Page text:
A case brought by a Maryland Court of Appeals employee has changed the way FMLA is being interpreted thanks to a Supreme Court ruling against the plaintiff. The employee, Daniel Coleman, had initially sued his employer after being terminated for requesting “self-care” leave under the Family Medical Leave Act (FMLA). Armed with the argument that the Act provides employees the right to up to 12 weeks of leave time while in recovery from a serious medical illness, Coleman carried the case up the judicial chain to the Supreme Court.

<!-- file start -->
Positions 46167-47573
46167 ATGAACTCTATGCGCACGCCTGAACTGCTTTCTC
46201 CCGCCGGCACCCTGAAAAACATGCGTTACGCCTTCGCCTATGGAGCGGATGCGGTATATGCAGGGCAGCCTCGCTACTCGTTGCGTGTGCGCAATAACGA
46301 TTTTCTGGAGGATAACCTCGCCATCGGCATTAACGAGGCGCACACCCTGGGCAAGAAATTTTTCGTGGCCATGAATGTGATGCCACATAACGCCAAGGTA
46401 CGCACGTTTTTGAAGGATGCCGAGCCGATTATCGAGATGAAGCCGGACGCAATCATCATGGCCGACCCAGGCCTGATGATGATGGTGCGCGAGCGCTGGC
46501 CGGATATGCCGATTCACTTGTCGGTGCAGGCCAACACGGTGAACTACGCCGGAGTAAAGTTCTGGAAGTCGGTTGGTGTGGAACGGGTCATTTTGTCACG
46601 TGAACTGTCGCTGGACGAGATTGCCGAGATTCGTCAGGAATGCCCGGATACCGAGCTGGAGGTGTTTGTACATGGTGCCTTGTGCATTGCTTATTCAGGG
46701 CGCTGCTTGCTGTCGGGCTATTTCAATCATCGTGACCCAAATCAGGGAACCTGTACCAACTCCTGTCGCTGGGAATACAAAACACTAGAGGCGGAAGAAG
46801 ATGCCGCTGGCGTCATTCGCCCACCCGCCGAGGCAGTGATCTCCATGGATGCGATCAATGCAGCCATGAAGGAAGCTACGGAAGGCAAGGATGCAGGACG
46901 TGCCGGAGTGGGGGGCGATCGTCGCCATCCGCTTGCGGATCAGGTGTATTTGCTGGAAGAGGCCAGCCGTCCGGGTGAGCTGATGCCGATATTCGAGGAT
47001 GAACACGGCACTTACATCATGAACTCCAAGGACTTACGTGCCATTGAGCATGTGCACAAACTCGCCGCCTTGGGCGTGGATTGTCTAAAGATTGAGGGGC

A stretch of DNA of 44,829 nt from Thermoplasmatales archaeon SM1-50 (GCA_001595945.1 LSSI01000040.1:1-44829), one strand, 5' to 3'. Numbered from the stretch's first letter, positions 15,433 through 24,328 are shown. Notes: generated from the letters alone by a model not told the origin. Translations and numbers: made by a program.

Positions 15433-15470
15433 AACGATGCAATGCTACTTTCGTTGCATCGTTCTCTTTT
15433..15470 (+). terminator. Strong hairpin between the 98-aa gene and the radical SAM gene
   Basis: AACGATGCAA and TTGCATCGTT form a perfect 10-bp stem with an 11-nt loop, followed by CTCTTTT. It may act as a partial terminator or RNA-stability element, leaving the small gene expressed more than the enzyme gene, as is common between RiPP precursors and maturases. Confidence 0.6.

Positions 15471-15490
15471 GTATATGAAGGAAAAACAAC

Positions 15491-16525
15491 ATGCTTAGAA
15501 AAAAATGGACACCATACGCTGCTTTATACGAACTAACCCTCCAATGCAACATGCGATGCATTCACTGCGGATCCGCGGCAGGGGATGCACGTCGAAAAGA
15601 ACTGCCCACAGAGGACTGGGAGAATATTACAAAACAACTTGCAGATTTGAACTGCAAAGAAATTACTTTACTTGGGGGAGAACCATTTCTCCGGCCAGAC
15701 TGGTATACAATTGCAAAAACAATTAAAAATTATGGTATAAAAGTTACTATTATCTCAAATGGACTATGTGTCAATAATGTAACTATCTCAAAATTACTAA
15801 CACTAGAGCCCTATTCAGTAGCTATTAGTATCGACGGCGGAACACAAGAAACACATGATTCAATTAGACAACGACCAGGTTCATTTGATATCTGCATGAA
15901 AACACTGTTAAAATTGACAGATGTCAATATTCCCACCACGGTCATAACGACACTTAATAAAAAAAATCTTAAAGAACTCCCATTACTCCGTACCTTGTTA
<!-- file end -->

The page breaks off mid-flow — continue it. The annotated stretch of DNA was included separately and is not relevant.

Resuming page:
The Court eventually ruled that state agencies and colleges cannot be sued for disregarding that section of the Act. Under the constitutional rule entitled sovereign immunity, “states, as sovereigns, are immune from suits for damages.” The only method for bypassing the rule, leading to the opening up of states to self-care lawsuits, would be for Congress to show that the self-care FMLA provision was passed in order to protect people from discrimination inherent within state policy. The Court found little evidence to support that the provision was passed for that purpose.
The Court was quick to point out that an individual may still seek a court ruling to stop a state from violating FMLA provisions but cannot recover any monetary damages for the self-care provision only. Other forms of FMLA leave are still open for lawsuits seeking monetary damages.